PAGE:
Health Effects of PM-10 Particulates

PM10 particulates are respirable and are the focus of most air pollution control regulations.  When inhaled, these fine particulates can cause serious health problems.

In the pulmonary airways, particulate matter is trapped by mucus and drawn upward and out of the lungs by ciliated cells.  Once particles get beyond the ciliated airways (as is more likely with finer particles), they are likely to remain in that part of the lung, possibly causing inflammation.  There is a likely connection between PM10 inhalation and increased risk of cardiovascular problems.  Lung inflammation has been linked to increased pro-coagulant production and increased blood viscosity, and this has been shown to occur during periods of high air pollution.  Blood clots are usually the cause of heart attacks and strokes.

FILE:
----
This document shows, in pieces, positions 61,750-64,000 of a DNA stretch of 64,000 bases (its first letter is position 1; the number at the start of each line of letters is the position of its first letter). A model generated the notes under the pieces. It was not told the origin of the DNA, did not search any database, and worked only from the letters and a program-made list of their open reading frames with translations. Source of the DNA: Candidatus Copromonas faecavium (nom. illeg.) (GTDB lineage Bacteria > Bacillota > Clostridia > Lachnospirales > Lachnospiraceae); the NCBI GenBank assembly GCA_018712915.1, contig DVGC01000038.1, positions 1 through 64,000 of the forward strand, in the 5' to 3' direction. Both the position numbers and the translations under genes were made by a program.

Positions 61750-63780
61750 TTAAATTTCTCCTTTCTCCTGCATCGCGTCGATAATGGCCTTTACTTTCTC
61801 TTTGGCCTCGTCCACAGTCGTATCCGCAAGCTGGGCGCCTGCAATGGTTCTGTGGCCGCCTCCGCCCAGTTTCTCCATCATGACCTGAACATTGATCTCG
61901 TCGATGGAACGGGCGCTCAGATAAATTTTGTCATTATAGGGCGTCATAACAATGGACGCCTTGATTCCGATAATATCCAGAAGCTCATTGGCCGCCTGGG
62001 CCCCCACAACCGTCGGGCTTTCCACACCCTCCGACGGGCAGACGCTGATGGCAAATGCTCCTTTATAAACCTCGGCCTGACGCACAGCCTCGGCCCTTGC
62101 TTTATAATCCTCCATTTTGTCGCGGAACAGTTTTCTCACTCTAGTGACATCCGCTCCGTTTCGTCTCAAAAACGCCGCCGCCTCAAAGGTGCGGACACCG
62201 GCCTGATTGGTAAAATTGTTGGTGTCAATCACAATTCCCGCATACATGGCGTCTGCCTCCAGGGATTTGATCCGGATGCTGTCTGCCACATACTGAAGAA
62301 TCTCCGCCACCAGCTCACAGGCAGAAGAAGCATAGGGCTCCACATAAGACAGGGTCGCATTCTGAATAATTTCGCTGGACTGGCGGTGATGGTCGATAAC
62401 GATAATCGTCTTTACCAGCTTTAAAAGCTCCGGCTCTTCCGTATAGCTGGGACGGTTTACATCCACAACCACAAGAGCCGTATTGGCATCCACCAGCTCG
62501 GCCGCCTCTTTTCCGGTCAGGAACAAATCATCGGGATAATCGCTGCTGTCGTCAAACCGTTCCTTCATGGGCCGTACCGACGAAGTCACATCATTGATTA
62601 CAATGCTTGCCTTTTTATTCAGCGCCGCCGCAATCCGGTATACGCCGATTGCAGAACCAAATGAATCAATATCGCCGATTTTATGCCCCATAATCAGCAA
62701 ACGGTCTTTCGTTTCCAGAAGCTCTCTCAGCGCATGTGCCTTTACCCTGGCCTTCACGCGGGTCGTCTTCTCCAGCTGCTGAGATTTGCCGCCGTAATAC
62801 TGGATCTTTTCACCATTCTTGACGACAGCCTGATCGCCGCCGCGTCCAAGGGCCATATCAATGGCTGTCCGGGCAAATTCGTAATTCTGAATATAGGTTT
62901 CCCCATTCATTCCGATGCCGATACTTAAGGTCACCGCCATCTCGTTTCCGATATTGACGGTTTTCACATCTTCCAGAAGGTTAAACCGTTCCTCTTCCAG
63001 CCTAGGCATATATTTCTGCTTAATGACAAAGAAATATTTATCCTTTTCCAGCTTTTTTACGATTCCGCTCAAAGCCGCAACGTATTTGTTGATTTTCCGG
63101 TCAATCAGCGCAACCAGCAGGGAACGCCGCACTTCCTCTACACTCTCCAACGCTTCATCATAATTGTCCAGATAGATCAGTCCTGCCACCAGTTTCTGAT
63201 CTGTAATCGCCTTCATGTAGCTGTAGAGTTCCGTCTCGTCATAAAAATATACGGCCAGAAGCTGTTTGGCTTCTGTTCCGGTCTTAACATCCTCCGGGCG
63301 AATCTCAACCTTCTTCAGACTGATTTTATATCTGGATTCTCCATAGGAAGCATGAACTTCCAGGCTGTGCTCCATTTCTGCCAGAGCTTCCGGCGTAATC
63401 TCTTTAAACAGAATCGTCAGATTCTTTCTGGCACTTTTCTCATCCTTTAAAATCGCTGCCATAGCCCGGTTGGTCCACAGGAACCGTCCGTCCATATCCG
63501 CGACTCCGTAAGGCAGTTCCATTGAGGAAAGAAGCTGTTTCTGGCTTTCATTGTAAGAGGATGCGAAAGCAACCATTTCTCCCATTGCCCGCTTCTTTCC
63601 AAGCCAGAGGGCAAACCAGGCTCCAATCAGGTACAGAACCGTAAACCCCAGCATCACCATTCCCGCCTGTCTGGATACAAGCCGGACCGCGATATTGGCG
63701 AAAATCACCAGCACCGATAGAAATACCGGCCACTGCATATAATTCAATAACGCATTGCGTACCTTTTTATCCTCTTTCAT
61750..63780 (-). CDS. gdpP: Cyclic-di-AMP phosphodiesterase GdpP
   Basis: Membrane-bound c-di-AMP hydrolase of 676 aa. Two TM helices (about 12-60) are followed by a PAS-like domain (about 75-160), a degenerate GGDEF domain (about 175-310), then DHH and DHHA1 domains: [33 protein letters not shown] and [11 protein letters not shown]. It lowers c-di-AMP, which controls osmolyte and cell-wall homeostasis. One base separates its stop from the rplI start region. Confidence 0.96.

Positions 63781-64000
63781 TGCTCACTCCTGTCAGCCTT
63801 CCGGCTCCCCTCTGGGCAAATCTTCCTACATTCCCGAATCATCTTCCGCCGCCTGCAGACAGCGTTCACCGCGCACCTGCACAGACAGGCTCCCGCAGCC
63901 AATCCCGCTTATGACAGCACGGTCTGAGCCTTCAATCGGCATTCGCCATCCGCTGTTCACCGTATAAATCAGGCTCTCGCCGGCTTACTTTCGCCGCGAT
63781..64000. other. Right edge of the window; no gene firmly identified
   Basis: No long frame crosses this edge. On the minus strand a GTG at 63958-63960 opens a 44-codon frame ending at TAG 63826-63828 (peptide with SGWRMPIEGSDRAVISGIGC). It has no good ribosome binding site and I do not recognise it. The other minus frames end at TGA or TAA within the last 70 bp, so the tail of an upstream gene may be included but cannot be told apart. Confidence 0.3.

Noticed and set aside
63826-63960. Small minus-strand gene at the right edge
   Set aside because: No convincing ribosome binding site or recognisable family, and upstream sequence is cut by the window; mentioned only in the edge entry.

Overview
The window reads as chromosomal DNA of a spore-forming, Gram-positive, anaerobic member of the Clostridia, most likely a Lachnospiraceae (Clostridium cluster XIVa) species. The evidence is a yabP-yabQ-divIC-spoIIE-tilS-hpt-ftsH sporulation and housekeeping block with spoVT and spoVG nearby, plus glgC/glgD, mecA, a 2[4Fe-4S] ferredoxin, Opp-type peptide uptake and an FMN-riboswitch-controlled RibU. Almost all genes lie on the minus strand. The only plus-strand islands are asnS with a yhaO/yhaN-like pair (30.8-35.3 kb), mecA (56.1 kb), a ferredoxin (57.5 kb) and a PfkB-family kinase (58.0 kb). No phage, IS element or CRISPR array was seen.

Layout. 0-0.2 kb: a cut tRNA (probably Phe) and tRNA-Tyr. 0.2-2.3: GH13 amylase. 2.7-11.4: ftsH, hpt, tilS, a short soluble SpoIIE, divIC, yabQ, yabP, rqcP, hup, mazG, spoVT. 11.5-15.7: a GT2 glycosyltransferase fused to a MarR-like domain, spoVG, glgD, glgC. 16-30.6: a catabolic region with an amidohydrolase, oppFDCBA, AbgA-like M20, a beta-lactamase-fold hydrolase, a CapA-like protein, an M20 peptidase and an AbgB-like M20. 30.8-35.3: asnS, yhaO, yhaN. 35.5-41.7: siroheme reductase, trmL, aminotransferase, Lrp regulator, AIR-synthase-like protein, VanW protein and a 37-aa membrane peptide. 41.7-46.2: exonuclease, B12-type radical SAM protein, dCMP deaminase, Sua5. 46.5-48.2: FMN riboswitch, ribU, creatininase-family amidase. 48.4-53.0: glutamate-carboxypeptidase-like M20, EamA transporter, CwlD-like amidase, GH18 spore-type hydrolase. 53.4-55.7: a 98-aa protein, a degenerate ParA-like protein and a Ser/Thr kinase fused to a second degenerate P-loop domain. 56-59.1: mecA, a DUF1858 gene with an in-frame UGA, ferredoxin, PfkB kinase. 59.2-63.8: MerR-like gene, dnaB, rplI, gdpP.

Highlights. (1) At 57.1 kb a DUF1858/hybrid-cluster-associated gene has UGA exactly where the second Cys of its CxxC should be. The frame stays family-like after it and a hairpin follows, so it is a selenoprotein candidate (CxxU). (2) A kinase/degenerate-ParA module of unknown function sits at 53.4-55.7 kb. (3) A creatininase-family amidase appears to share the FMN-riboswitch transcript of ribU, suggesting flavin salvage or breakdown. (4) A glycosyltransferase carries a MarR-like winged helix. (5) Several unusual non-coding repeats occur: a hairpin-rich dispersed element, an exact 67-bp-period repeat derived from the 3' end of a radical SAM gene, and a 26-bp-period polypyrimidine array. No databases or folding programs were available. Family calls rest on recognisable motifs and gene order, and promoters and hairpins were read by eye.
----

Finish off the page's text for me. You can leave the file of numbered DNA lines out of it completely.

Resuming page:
PM10 is toxic even at very low concentrations.  The reason for this is not necessarily that the material itself is toxic, but that PM10 generally contains a certain amount of ultrafine particles (< 0.1 micron) which are toxic due to their very high surface to mass ratio.  Besides causing chronic lung inflammation, this particle fraction can leach heavy metals and cause damaging free radicals to be produced.